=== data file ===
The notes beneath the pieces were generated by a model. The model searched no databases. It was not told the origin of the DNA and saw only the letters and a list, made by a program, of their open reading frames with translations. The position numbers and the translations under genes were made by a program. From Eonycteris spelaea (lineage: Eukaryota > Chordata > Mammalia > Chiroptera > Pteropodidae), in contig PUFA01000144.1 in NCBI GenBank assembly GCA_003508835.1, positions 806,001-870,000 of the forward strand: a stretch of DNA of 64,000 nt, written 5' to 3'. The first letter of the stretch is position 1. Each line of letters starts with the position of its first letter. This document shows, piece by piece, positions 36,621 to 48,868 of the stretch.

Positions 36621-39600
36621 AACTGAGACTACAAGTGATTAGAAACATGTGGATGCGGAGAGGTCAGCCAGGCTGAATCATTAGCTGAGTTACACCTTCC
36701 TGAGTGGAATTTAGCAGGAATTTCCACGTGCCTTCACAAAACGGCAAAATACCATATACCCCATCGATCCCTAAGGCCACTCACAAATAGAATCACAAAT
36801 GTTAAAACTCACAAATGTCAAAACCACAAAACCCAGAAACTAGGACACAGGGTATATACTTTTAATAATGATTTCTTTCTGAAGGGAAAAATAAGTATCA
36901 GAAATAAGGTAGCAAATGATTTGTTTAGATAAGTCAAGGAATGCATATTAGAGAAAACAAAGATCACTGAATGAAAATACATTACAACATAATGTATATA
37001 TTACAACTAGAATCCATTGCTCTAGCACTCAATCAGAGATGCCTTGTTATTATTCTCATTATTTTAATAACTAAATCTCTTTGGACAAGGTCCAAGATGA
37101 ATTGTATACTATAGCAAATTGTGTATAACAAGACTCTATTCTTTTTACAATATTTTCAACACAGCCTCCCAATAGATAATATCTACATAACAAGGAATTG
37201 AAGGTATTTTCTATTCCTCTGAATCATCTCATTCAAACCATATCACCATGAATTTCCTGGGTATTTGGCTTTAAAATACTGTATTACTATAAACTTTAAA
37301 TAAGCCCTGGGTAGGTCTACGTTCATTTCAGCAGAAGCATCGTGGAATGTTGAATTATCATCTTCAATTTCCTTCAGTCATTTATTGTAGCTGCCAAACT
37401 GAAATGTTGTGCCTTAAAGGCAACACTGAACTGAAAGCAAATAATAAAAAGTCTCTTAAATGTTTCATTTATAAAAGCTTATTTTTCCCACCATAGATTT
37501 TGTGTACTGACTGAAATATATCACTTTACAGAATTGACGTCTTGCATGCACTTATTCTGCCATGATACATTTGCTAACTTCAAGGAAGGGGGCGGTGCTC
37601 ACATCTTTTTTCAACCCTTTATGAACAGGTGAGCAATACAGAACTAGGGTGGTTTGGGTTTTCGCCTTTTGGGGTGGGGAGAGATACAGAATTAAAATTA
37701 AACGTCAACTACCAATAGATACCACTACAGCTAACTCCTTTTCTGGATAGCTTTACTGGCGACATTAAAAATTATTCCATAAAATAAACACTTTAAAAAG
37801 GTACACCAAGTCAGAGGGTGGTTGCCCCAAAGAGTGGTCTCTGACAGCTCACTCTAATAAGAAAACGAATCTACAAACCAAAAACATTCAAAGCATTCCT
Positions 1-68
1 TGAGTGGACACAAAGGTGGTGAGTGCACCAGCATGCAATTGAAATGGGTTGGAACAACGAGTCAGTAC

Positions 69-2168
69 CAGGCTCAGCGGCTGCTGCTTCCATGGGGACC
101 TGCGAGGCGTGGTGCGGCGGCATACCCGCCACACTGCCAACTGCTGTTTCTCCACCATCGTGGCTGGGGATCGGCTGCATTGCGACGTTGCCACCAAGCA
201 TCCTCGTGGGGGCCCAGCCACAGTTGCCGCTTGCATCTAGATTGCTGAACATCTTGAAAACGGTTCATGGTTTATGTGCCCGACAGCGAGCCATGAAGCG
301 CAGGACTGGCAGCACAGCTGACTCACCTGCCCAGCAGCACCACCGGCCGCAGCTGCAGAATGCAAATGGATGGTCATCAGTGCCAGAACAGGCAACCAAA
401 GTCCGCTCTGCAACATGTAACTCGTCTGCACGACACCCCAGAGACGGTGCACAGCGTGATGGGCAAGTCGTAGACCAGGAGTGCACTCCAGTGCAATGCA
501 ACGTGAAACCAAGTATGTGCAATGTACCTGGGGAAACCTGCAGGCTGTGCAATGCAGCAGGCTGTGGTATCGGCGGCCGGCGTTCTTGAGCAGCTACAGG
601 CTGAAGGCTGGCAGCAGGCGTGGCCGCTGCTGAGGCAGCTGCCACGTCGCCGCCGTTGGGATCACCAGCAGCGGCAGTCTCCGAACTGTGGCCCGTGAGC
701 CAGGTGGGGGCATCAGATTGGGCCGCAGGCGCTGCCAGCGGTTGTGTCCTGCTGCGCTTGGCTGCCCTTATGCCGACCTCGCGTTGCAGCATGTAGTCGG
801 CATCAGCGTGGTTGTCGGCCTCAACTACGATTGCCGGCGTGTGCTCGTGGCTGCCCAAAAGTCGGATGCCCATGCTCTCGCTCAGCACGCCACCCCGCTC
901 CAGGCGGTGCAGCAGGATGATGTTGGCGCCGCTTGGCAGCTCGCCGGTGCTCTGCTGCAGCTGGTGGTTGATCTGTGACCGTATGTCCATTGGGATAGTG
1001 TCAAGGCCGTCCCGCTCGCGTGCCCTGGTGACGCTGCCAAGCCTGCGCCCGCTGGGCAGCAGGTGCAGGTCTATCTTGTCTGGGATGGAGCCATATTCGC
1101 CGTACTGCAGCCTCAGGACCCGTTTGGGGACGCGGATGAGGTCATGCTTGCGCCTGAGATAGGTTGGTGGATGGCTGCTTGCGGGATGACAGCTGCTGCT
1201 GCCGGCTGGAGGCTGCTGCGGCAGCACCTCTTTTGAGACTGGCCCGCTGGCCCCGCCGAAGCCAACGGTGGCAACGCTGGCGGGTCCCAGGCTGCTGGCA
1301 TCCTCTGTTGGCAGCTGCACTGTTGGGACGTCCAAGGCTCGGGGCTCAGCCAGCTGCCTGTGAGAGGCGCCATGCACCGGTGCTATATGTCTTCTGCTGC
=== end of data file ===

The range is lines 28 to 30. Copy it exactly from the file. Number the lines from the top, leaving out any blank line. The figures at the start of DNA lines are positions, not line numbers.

901 CAGGCGGTGCAGCAGGATGATGTTGGCGCCGCTTGGCAGCTCGCCGGTGCTCTGCTGCAGCTGGTGGTTGATCTGTGACCGTATGTCCATTGGGATAGTG
1001 TCAAGGCCGTCCCGCTCGCGTGCCCTGGTGACGCTGCCAAGCCTGCGCCCGCTGGGCAGCAGGTGCAGGTCTATCTTGTCTGGGATGGAGCCATATTCGC
1101 CGTACTGCAGCCTCAGGACCCGTTTGGGGACGCGGATGAGGTCATGCTTGCGCCTGAGATAGGTTGGTGGATGGCTGCTTGCGGGATGACAGCTGCTGCT